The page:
Quentin Tarantino, the sorcerer of US independent cinema, has once again brewed up a tempest at Cannes. Since winning the Palme d’Or with Pulp Fiction in 1994, his returns to the festival have usually resulted in battle lines being drawn up between his passionate supporters and his equally staunch critics. The tension was greater this year because even his supporters were finally beginning to accept that you cant just be ‘promising’ for two decades. ‘Inglourious Basterds’ needed to be an earth-shattering, soul-shaking second coming to leave his critics quievering in their hotel rooms and his supporters revelling along the Palais into the early hours. Unfortunately, the general consensus seems to be that Tarantino has failed again. The fact that his supporters came rushing out of the screening desperately claiming that he had rushed the edit to meet the deadline for the festival did not bode well; and, sure enough, even Tarantino-ites like the Guardian’s Peter Bradshaw reluctantly reported, “today the full catastrophe of his new film arrived like some colossal armour-plated turkey from hell. The city of our hopes is in flames.”
The film concerns a group of Jewish-American soldiers on a mission to collect 100 Nazi scalps apiece. They collect allies and enemies along the way: enter Fassbender as a suave British commando; Waltz as a snarling SS Colonel; and Melanie Laurent as a young Jewish woman who has inexplicably purchased a Parisian cinema and is planning on killing an audience full of Nazi’s (including the Fuhrer) at a film premiere to avenge the brutal murder of her family.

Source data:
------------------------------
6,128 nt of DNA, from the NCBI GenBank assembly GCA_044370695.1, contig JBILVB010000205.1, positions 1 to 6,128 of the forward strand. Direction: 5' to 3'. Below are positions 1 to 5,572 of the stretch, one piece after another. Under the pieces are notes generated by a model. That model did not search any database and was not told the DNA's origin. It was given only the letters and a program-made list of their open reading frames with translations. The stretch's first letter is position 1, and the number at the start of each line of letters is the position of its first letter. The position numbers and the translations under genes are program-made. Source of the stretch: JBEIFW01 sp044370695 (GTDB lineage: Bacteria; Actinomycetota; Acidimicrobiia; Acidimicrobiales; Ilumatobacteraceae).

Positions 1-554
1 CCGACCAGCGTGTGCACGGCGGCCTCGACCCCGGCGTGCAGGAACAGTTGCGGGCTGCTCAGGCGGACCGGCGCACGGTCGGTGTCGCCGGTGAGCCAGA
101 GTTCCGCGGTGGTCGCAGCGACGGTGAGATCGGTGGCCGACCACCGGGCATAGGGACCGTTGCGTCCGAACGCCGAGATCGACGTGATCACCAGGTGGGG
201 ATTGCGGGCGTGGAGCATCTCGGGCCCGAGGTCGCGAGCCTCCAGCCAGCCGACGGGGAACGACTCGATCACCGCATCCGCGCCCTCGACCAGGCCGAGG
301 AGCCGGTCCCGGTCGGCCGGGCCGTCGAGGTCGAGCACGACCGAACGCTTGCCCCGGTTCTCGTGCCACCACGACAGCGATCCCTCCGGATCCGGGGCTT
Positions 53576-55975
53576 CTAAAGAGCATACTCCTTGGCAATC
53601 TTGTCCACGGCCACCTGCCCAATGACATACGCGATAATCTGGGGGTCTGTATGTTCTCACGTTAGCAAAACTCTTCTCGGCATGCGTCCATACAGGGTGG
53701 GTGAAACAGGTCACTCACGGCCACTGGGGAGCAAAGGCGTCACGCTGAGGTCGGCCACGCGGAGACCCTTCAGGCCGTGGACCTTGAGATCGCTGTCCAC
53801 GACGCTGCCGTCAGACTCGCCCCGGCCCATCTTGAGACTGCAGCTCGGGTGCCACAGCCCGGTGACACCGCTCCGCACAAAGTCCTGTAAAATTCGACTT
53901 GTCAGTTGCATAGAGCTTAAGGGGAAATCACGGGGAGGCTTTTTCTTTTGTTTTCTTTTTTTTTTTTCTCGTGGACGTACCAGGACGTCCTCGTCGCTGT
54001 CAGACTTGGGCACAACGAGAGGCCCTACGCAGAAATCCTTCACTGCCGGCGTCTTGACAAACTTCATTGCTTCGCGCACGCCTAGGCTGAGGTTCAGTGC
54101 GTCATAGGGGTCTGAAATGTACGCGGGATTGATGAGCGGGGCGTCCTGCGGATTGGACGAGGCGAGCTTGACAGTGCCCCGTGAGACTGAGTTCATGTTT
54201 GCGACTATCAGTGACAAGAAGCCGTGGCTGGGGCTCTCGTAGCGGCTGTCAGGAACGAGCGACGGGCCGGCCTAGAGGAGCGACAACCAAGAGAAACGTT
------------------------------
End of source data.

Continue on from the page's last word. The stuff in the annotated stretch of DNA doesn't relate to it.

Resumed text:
The films glittering international cast (Brad Pitt, Diane Kruger, Michael Fassbender, and Chritstopher Waltz to name but a few) fails to pull this sinking leviathan out of the murky depths, and while it is loud and characteristically trashy ‘in-a-knowing-way’, it seems to be a sterling example of an empty vessel making a hell of a lot of noise. Even the BBC’s Emma Jones, who bafflingly managed to enjoy the film, couldn’t help referring to Christopher Waltz star turn as having been performed “with aplomb” (achieving success when faced with a difficult situation.)
I wont tell you if any of the barmy, gory plans actually manage to eliminate Hitler, because I don’t want to ruin the film, but unfortunately it doesn’t look like my sealed lips will be enough to save it either.